But people are going to come into the game now through Twenty20, it’s essentially a batting game. But if we retain cricket, I think we should have a transition point and the transition point is one-day cricket. Twenty20 provides all the innovations. For example the thing about bats…allow Twenty20 cricket with whatever bat-size you want to play with.

But one-day cricket should follow the norms. It provides the transition to Test cricket.

Q. So what can be done to get people interested in Test cricket?

A. I would like to leave Test cricket alone as much as possible. Take it as an anachronism, because that’s what it is… anachronism in terms of speed of the game and length of the game …leave it as it is.

It’s a unique product. It’s not designed to service everyone, leave it to service people who want to sit and appreciate something totally different and allow ODI and Twenty20 cricket to service the needs of people who are trying to get rid of boring cricket. Leave the long form of the game in respect of the traditions of the game that’s been played for 140 years; that’s what is key to Test cricket.

Q. Players have become free agents for Twenty20 cricket, like Kieron Pollard…

A. When you talk to most young cricketers coming into the game, and people like Pollard, they still respect the game in so far as they would like to play Test cricket.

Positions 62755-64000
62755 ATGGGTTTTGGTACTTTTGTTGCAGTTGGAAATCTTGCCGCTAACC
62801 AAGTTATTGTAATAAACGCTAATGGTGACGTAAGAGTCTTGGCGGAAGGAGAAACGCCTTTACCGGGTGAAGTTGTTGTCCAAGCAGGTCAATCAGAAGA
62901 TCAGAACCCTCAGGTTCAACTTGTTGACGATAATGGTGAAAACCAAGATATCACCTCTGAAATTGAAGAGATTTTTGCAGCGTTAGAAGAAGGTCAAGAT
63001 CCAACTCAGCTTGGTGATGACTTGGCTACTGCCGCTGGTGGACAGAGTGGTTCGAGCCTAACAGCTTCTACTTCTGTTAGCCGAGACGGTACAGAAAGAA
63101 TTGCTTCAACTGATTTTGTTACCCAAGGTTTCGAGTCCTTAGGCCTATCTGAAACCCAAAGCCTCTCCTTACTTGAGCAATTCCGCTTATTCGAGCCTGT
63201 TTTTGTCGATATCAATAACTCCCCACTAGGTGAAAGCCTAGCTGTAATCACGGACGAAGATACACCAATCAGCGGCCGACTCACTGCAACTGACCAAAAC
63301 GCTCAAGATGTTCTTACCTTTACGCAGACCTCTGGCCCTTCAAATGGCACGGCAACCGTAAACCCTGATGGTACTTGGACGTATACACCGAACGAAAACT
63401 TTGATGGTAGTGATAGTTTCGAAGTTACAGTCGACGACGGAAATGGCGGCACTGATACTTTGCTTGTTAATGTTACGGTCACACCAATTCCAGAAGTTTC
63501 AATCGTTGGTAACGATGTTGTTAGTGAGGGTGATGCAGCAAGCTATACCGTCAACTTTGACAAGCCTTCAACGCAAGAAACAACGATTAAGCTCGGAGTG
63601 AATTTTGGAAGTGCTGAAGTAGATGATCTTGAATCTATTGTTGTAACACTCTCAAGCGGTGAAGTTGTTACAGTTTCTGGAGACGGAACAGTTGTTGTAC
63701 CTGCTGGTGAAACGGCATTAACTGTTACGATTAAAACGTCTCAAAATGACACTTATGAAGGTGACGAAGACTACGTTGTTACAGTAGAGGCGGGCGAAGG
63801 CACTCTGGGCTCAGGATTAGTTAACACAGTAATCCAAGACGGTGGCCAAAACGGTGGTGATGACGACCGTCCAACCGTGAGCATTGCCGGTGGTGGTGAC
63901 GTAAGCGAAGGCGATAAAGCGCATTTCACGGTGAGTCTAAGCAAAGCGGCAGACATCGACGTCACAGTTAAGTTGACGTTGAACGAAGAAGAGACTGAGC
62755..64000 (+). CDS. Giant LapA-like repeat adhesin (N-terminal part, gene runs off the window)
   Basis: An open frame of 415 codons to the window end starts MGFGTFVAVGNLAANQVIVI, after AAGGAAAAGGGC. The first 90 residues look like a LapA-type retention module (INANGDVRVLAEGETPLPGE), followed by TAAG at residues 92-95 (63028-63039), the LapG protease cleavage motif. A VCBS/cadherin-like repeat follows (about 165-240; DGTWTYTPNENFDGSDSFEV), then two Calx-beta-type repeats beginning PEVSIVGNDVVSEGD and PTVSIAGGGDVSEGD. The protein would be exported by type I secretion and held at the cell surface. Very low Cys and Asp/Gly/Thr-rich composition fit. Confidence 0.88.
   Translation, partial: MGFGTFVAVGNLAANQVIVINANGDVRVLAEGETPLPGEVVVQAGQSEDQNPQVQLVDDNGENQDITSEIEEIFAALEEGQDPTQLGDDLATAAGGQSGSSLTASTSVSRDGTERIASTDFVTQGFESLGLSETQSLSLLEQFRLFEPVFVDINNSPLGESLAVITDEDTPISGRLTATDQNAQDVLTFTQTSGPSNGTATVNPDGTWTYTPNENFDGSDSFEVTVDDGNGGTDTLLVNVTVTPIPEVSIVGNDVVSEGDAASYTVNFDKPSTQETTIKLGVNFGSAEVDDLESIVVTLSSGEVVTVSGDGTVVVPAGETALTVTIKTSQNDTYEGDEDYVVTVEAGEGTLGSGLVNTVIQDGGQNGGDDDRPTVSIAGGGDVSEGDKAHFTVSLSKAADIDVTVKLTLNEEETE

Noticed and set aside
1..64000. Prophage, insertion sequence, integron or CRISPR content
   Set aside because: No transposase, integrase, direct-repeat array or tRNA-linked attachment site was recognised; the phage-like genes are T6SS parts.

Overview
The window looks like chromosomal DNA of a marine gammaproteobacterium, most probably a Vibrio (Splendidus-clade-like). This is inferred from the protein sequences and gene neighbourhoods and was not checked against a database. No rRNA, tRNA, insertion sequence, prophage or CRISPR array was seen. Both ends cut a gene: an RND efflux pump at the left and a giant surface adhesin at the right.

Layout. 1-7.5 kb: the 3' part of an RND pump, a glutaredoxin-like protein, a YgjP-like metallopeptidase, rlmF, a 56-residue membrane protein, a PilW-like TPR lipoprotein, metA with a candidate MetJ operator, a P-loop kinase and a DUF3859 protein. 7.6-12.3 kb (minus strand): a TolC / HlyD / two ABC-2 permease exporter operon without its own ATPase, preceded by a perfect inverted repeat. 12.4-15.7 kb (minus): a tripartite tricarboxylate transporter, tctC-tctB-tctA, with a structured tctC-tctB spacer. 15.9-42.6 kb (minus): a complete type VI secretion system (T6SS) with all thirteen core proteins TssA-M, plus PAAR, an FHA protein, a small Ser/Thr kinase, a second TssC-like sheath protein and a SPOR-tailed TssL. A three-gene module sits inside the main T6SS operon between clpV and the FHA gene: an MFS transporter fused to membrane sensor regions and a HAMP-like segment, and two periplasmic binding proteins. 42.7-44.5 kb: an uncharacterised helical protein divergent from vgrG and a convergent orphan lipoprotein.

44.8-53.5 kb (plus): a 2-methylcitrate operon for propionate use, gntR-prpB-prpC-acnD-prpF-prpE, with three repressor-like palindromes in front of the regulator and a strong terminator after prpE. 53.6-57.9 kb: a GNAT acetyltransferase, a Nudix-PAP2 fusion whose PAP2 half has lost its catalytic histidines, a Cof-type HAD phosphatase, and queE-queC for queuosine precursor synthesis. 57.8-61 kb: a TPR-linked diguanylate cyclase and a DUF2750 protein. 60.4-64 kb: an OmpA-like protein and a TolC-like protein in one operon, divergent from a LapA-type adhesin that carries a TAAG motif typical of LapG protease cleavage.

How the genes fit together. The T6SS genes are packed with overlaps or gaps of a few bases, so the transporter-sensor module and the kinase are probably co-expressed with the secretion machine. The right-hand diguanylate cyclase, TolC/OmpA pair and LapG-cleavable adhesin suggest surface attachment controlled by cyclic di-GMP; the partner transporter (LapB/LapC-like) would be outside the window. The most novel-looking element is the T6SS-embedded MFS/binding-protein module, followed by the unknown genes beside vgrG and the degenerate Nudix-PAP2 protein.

There is still that history. Now, whether they can play Test cricket or not, because of their skills, that’s another question. Probably they have the skills, it’s more about the application of the skills…it’s more their question. So we are going back to their technical skills…can they apply those in the long form of the game. If they cannot, they should be able to play in a format in which they are comfortable with and produce good entertaining cricket.

Q. So first-class cricket will thrive as ever?

A. Yes. Not only first-class cricket…there is club cricket. Below them you have the juniors...men and women playing the game. So, that’s why it is important for the administrators to understand that it’s just not the thin layer at the top which everybody goes to watch and which is the most visible aspect of the game.

But if you don’t have all the layers properly serviced and structured underneath then the top layers will not be able to produce the product, be it the long form or Twenty20 that can satisfy an expectant audience and expectant television audience.

Q. Eight years as Australia coach…what was it like? Three World Cups, one Champions Trophy, beating India in India and all that, and coaching around 40 elite Australian cricketers?